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keen
 keen
(@keen)
New Member

i was wondering if people here could speak on or direct me to resources that discuss some challenges or trends that face computer forensics. i'm new but am interested in the field. thanks

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Posted : 30/03/2006 3:25 am
gmarshall139
(@gmarshall139)
Active Member

One that really stands out is the size of storage media that we are faced with. Not only individual hard drives, but even home users are installing RAID's now. A 500 gig case is really not unusual. That takes a great deal of time and really taxes the hardware.

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Posted : 30/03/2006 4:47 am
m7esec
(@m7esec)
Junior Member

Yes, I agree with Greg, this kind of stuff makes me cringe.

http//ogadget.com/after-magnetic-storage-its-turn-of-holographic-storage-devices-182.html

Hey Greg, new job? Congrats!

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Posted : 30/03/2006 4:56 am
keydet89
(@keydet89)
Community Legend

I second what Greg said, and would like to throw in something else…the need for "live" forensics. There are many systems out there that need to be examined but cannot be taken down.

Also, the knowledge level of the investigator is something that needs to be addressed. Gone are the days of DOS, fellas. In addition, the age of "Nintendo" forensics has passed, as well. How many images are examined, and not enough evidence is found simply because the investigator has little knowledge of the Registry, or of the log files on a system. As anyone hanging around this forum has seen, simple text searches don't always work with the Registry…you've got to contend with Unicode, Rot-13, and applications that store ASCII information in binary format (yeah, that's you, Adobe).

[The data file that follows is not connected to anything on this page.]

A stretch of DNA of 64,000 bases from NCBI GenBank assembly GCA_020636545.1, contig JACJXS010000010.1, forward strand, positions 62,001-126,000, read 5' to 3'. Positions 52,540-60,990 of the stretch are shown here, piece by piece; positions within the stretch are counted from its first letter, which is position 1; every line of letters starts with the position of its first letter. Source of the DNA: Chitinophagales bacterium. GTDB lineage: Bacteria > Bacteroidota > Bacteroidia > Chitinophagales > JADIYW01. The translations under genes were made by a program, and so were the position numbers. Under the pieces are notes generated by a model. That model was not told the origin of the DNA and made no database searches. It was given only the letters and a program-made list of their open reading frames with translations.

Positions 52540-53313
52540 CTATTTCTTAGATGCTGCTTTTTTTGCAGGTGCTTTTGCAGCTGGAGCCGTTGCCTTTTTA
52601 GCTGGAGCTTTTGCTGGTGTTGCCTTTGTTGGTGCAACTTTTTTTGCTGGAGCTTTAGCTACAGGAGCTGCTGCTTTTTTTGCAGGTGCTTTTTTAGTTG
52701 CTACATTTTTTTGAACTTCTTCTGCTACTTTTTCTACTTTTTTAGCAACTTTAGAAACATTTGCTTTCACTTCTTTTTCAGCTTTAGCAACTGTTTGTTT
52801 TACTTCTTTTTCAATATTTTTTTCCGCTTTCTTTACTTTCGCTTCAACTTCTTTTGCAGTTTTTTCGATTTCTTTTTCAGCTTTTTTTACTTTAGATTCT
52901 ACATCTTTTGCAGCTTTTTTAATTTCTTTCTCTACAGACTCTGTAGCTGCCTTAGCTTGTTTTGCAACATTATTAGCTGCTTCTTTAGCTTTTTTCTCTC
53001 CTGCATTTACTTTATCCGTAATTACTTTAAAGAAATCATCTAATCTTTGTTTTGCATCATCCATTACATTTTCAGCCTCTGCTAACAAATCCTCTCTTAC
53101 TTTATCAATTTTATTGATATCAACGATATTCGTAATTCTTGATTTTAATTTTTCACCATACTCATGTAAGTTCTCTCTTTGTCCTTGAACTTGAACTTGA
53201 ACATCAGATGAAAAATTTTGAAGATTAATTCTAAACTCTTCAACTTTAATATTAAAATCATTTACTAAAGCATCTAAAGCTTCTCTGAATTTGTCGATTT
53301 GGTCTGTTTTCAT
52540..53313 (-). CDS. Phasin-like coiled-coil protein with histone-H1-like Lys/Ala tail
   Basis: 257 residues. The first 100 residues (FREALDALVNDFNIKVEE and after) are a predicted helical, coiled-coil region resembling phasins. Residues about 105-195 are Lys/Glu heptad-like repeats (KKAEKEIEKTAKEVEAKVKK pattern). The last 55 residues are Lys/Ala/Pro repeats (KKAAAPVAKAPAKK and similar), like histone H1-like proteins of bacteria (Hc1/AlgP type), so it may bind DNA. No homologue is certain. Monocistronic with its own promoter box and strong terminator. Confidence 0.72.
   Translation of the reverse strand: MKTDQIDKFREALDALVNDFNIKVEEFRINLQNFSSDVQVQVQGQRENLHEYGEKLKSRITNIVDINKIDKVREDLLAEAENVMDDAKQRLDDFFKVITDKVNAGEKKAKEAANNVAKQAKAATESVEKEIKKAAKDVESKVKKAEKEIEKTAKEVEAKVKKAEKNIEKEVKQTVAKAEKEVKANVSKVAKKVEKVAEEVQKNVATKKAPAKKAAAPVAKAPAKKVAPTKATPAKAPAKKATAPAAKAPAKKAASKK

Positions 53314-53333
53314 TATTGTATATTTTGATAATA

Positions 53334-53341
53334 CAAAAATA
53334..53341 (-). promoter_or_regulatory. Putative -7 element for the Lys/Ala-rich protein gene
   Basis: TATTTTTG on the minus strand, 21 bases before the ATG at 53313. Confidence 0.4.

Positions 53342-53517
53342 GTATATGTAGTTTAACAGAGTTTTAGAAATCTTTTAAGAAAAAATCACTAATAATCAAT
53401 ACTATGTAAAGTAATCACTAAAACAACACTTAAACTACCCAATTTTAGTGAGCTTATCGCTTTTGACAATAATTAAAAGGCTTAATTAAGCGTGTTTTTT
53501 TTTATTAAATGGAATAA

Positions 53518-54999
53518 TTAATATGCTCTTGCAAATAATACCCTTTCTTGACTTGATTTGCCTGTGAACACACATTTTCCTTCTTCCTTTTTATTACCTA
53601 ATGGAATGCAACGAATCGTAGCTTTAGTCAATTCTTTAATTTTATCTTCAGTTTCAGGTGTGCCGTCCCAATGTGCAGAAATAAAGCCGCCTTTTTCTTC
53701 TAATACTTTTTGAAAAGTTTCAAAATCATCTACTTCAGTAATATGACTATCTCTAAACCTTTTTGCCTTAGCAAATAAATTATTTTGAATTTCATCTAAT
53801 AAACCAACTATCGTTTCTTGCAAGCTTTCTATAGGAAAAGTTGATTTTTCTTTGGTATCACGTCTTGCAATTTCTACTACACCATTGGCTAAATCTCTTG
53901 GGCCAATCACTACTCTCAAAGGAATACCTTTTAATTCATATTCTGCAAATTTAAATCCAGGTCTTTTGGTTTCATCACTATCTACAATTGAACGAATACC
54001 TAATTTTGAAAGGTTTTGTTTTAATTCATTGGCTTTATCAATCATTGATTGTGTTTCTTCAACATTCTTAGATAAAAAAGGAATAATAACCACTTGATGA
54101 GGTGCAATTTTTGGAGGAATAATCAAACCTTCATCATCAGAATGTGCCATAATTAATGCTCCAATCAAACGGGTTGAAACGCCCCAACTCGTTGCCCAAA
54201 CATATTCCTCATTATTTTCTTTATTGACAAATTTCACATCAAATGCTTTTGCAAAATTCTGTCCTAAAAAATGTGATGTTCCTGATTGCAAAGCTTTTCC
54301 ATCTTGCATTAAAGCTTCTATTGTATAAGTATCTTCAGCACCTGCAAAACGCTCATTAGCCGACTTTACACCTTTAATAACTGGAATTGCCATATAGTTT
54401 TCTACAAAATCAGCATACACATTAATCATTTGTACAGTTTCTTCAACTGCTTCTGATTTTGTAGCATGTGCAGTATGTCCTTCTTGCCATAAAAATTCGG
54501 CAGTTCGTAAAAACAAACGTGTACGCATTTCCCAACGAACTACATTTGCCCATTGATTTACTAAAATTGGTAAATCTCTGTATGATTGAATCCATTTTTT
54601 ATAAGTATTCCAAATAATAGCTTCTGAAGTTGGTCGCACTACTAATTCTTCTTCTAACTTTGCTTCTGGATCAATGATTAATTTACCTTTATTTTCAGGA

Keyword searches are still useful, but useful in the way that a toolbox with just a Philips head screwdriver in it is "useful". Guys, don't expect EnCase to add "Find all evidence" and "Issue subpeonas" buttons to their GUI.

Just my $0.02…see me if you want change.

Harlan

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Posted : 30/03/2006 7:09 am
arashiryu
(@arashiryu)
Active Member

Some of my thoughts.

*Native whole disk encryption, 3rd party whole disk encryption.
*Thin Client computing.
*Use of virtual machines.
*Anti Forensics tools.
http//www.metasploit.com/projects/antiforensics/
http//www.cyberforensics.purdue.edu/docs/Lockheed.ppt

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Posted : 30/03/2006 8:16 am
keydet89
(@keydet89)
Community Legend

Did you happen to read the PPT?

From the third slide
"The volatility of DE and the reliance on tools makes cyber forensics very vulnerable to AF"

I do agree that anti-forensics tools are an issue, but

Also, whole disk encryption can be addressed with live acquisition. The producer of ProDiscover found this out…he acquired a system that had PGP Disk running.

Harlan

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Posted : 30/03/2006 9:05 am
keydet89
(@keydet89)
Community Legend

I'd like to add "Physical memory analysis" to the list…

Harlan

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Posted : 30/03/2006 6:42 pm
arashiryu
(@arashiryu)
Active Member

Harlan, thank you for pointing out the prodiscover tip. I was not aware of it.

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Posted : 30/03/2006 8:22 pm
keydet89
(@keydet89)
Community Legend

arashiryu…

It's not so much a ProDiscover tip, as it is a "need for live acquisition" tip. ProDiscover has a proprietary means of acquiring an image, but can use dd format, as well.

ReplyQuote
Posted : 31/03/2006 2:32 am
ifindstuffucantfind
(@ifindstuffucantfind)
New Member